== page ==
We do a lot of walking round the estate and knowing Catherine means that I now have a much better understanding of how the woods are managed and why, which means when we go walking there (as we do often) I appreciate all the work that goes into running them.
Add this to the background knowledge I am building up of woodland ecology from college lectures and practicals, and going for a walk in the woods is a different experience from what it was a few months ago. My dear friend Mrs M and my long-suffering husband bear the brunt of this more than anyone (apart from you all here). I really hope I am not boring the pants off them waffling on while we're out walking the dogs!
Last week I went out on my own so had no one to bore rigid (except for the dogs, and they are always excited about everything already because they are dogs) when I saw my first Orange Tip Butterfly of the year (in fact, of two years as I didn't see any last year at all). He was in one of the woodland glades feeding from a bluebell, which demonstrates two things: firstly, the importance of woodland glades/ corridors to wildlife in general and butterflies in particular, and secondly, how important these early nectar sources are to inverts. I was so excited I ran about like a mad thing with the dogs chasing me and leaping about thinking it was a huge game (but only once the flutter had gone).
It's not a great pic as I didn't want to risk getting too close and scaring him off, but it will do....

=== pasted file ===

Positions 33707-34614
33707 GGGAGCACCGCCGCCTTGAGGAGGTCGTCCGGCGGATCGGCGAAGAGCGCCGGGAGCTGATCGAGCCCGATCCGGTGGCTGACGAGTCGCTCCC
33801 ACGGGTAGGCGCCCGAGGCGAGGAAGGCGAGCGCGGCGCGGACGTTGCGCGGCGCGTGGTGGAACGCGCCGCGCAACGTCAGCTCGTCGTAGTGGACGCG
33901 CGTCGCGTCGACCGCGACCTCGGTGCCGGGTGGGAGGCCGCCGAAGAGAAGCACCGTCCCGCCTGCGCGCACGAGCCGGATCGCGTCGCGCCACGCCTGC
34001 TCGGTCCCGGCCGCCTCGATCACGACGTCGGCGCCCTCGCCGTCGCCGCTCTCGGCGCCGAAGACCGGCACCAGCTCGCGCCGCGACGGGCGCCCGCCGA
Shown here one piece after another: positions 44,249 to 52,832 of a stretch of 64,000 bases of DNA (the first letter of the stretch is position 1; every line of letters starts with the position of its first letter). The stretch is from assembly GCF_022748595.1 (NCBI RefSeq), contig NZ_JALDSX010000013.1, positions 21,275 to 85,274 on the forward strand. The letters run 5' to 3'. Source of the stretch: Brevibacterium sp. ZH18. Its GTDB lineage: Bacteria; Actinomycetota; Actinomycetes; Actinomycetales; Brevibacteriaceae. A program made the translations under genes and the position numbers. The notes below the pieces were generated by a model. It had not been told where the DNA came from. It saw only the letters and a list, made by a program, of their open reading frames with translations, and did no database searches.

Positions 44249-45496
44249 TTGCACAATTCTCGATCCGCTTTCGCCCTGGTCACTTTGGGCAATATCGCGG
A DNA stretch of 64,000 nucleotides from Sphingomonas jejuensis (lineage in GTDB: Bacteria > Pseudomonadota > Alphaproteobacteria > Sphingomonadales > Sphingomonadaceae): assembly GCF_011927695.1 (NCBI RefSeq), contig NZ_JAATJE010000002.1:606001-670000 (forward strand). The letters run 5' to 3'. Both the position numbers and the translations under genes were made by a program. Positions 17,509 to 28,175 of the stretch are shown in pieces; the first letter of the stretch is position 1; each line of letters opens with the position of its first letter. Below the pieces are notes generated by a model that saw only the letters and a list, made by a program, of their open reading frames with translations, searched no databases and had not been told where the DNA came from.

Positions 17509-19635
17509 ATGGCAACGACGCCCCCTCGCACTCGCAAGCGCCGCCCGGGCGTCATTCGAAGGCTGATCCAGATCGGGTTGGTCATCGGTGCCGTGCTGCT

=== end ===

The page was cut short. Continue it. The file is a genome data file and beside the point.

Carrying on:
Orange Tips are a real sign of Spring as they hatch out when the weather improves. They are early this year- the first sighting here in Hampshire was on March 16th. They are a widespread species and the good news is that they are extending their range northwards, although numbers are thought to be dropping in the south (due to intensification of agriculture and the swap from hay to silage making). They also behave differently in the north to the south. Down here they wander over large ranges but in the north they tend to colonise, probably because of scarcity of food plants.
The woods at Mottisfont are an excellent place to see ancient woodland plants. The presence of these species suggests that the wood is at least 400 years old (dating from 1600), although I rather suspect it is older. In this part of Great Britain, ancient woodland indicator plants are species such as bluebells, wood anemone, violets and ramsons. If you have them in a wood, then that wood is likely to be ancient (unless you live in the west- bluebells like damp environments and the further west you go the damper the environment gets, so bluebells will happily grow on verges and in gardens in the west, which they don't tend to do so much here). They are also indicator species for primary woodland, which is the term used to describe woods that have never been used for any other purpose (eg farming). It is thought that some primary woods contain elements of the Wildwood that devloped after the last Ice Age. This would make them over 8000 years old. A fantastic thought, don't you think?
I love to think about that as I am walking the dogs through the woods- just how long have these woods been here and what changes have they seen?
|Wood Anemones at Mottisfont- an ancient woodland indicator plant|
It is an English Oak, Quercus robur, and it can be found along one of the hedge boundaries on the Mottisfont Estate. I took some pictures of it over the weekend and will be updating them each month to track the changes. If you have a look at Lucy's blog by clicking the link above you'll be able to see all the other trees round the world that are also being followed this year.
|Still in Winter Drawers, but it won't be long before the Spring Petticoats are on....|